There are currently two videos available – “Cruelty and Neglect” and “Dog Fighting” – with plans for additional videos in the future. They feature experts in the subjects and are both prefaced by a message from former NSA Deputy Executive Director John Thompson. Thompson is a vocal advocate from law enforcement in the realm of animal welfare and was integral in getting the FBI to finally include animal cruelty amongst its trackable offenses in the National Incident-Based Reporting System (NIBRS).

The link between animal abuse and subsequent or concurrent human violence is proven by research and it is imperative that law enforcement officers understand this link. These crimes typically involve more victims than just the animal. “If somebody is harming an animal, there is a good chance they also are hurting a human,” said Thompson. “If we see patterns of animal abuse, the odds are that something else is going on.” That’s why it’s crucial for law enforcement to be able to understand and recognize animal abuse crimes for the protection of everyone in their communities.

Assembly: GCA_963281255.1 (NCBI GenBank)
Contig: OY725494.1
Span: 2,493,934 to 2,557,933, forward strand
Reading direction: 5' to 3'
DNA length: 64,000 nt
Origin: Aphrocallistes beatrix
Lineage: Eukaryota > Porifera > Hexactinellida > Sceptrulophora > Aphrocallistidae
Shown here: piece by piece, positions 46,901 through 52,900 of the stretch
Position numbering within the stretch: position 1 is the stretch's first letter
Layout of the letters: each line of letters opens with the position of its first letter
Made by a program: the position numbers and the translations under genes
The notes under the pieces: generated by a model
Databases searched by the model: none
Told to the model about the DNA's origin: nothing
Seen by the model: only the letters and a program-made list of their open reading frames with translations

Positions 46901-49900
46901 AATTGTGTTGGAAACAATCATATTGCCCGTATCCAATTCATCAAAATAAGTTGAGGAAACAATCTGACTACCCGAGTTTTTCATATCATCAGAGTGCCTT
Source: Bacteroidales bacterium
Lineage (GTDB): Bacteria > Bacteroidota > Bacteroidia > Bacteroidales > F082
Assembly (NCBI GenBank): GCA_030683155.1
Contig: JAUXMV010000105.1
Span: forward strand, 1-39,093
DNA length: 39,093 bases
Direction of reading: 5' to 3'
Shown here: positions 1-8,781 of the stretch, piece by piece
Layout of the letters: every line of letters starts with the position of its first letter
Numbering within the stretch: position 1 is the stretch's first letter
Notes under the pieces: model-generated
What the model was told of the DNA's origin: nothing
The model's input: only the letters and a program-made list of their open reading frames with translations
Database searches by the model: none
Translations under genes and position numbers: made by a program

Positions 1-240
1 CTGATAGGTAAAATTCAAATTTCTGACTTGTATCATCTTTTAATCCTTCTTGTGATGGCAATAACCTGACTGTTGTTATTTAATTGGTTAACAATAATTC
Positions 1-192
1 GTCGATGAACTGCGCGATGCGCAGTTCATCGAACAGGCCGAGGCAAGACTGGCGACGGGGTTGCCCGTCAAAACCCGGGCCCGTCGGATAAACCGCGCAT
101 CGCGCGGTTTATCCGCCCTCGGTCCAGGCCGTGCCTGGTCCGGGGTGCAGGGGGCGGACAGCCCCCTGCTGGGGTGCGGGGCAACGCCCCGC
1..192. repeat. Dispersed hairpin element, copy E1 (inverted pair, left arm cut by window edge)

The HSUS provides no-cost training and support to law enforcement agencies across the country in handling animal abuse cases. For access to the videos, please contact Ashley Mauceri ( or April Doherty ( If you’d like more information on resources available to law enforcement to combat animal abuse, contact the National Law Enforcement Center on Animal Abuse (NLECAA), a program within NSA, at

About our partnership with the HSUS.


Chelsea Rider, Director